The Cultural Gutter

beyond good and bad, there is awesome

"We are all in the gutter, but some of us are looking at the stars." -- Oscar Wilde

Future Self, Meet Past Self… Now Fight!

I just finished re-reading A Game of Thrones, George R.R. Martin’s first volume in his (currently very hot) fantasy series, and I quite enjoyed it. Looking back on my notes from my first read-through ten years ago, I was startled to discover that I found it ho-hum and/or offensive! What gives? Like this:Like Loading…

Young Man’s Burden

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It’s one of the most successful fantasy series of all time, and the author died while writing the twelfth and final volume. What to do? The show must go on, but who would want to take time out from their own work to finish the damn thing? A young writer named Brandon Sanderson said goodbye […]

Robert Jordan Remembered

Some words for Robert Jordan’s passing, and on the series he left unfinished: “Jordan stretched his ambitious tale even further, to a dozen books, until it was not just a Dark Tower but a literary Tower of Babel possessing all of the attendant frenzied hubris such an analogy demands.” Like this:Like Loading…

“This Book is Too Long!”

Award-winning, bestselling... and 800+ pages

I know of many fantasy readers (myself sometimes included) who pick what book to read next based on how long it is – for epic fantasies, the longer the better. Books like this are a huge commitment though, and so for a lot of people, the fact that Jonathan Strange & Mr Norrell is over […]

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  • Of Note Elsewhere

    At Boing Boing, Gita Jackson writes about gaming, art, minority voices, colonialism and Benedict Anderson’s “imagined communities”: “When marginalized voices come to take their seat at the table, there will always be an outcry that they are invaders, colonists, inferior versions of their straight, white male counterparts. But rather than killing artforms, the addition of marginalized voices often helps ensure that they stay alive.”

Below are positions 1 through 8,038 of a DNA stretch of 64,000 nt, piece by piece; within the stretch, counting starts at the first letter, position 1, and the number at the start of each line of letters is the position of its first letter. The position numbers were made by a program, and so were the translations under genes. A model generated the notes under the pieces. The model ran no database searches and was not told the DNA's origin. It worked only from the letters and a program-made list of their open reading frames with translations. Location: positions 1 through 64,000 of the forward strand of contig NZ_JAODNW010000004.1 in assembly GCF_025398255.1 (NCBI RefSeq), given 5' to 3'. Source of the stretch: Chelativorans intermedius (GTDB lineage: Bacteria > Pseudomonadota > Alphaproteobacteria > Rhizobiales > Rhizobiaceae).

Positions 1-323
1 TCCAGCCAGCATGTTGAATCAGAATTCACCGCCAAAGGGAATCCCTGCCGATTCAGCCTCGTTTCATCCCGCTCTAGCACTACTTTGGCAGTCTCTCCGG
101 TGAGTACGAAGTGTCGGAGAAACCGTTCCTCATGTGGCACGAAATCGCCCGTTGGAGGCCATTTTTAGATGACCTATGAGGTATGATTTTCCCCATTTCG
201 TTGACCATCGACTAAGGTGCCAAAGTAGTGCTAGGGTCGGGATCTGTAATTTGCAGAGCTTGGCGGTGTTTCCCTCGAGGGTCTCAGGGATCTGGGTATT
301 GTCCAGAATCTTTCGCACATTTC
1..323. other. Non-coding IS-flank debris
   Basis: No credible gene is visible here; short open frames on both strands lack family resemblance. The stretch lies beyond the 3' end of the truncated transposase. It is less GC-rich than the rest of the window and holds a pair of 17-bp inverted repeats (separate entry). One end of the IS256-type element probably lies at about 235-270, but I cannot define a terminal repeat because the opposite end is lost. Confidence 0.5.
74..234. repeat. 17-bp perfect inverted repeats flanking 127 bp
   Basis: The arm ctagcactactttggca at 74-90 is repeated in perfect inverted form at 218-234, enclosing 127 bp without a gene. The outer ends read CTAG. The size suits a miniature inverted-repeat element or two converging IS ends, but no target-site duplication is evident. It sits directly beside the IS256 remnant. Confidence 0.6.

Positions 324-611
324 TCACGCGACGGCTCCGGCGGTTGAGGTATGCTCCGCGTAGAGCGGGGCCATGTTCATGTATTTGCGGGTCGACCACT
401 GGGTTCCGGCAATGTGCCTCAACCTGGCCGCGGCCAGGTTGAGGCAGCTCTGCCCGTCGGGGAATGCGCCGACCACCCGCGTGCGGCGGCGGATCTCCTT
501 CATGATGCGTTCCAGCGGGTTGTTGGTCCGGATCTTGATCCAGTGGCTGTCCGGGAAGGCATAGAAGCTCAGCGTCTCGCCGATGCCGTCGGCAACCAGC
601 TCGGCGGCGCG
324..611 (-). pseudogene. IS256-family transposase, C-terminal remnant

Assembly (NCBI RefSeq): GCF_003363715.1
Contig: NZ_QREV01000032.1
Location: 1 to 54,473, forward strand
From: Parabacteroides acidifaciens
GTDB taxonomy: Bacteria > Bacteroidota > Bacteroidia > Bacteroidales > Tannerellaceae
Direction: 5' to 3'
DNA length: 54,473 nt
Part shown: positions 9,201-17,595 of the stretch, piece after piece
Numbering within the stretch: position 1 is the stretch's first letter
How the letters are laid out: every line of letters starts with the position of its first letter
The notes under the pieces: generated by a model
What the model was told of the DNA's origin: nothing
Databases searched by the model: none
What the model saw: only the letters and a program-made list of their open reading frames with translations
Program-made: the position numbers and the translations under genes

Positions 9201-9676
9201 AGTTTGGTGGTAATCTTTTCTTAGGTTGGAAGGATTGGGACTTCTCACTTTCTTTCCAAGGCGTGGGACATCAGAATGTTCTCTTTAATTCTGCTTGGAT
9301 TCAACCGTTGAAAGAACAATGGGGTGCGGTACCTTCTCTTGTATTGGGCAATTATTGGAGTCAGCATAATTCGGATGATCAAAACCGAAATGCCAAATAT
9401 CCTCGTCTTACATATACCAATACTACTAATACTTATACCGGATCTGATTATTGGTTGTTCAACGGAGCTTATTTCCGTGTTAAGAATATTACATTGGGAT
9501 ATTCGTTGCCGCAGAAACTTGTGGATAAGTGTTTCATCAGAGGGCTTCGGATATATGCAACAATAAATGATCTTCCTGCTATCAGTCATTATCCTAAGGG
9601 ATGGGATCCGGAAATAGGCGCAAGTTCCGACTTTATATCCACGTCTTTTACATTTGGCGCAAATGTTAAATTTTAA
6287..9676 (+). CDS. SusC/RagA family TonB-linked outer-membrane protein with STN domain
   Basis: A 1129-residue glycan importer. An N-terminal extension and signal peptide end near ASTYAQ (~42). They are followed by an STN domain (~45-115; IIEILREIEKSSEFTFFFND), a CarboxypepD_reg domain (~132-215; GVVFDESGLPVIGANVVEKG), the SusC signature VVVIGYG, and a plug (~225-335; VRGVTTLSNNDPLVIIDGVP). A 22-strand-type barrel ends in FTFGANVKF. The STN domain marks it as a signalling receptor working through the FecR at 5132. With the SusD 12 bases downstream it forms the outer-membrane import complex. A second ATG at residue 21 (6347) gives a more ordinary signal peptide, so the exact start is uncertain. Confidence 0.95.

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    Every Frame A Painting returns to analysis of Akira Kurosawa’s work.

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    At The Nib, Ronald Wimberley tells a story and elucidates the implications of being asked to lighten a character’s skin tone for a Wolverine And the X-Men jam comic.

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    “Commercial cinema has predictably chosen not to bite the hand that feeds it, so it’s simultaneously inspiring and also kind of embarrassing to see a movie like Seijun Suzuki’s Story of Sorrow and Sadness. Rarely has a mainstream commercial release been as rabid in its attack, and as thoughtful in its critique, of our dystopian mediascape. And it should embarrass current commercial filmmakers that one of the few movies to have something intelligent to say about today’s mediascape was made almost 40 years ago. By a 54 year old director. About golf.” More at Kaiju Shakedown.

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    Time Out London shares its list of the 100 best Bollywood films–including selections by friend of the Gutter, Beth Watkins of Beth Loves Bollywood. (See the 10 films she selected and wrote about in the greater list here).

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    At Multiglom, film critic Anne Bilson apologizes to Keanu Reeves: “Keanu Reeves, I must apologise. For years, like other film critics, I cast aspersions on your acting talent, belittled your intellect, and cracked jokes about your name, which means ‘cool breeze over the mountains’ in Hawaiian. Only now do I realise I was foolish and misguided. That YouTube video of you giving up your seat on the New York City metro is only the latest evidence that, onscreen and off, you are awesome.”

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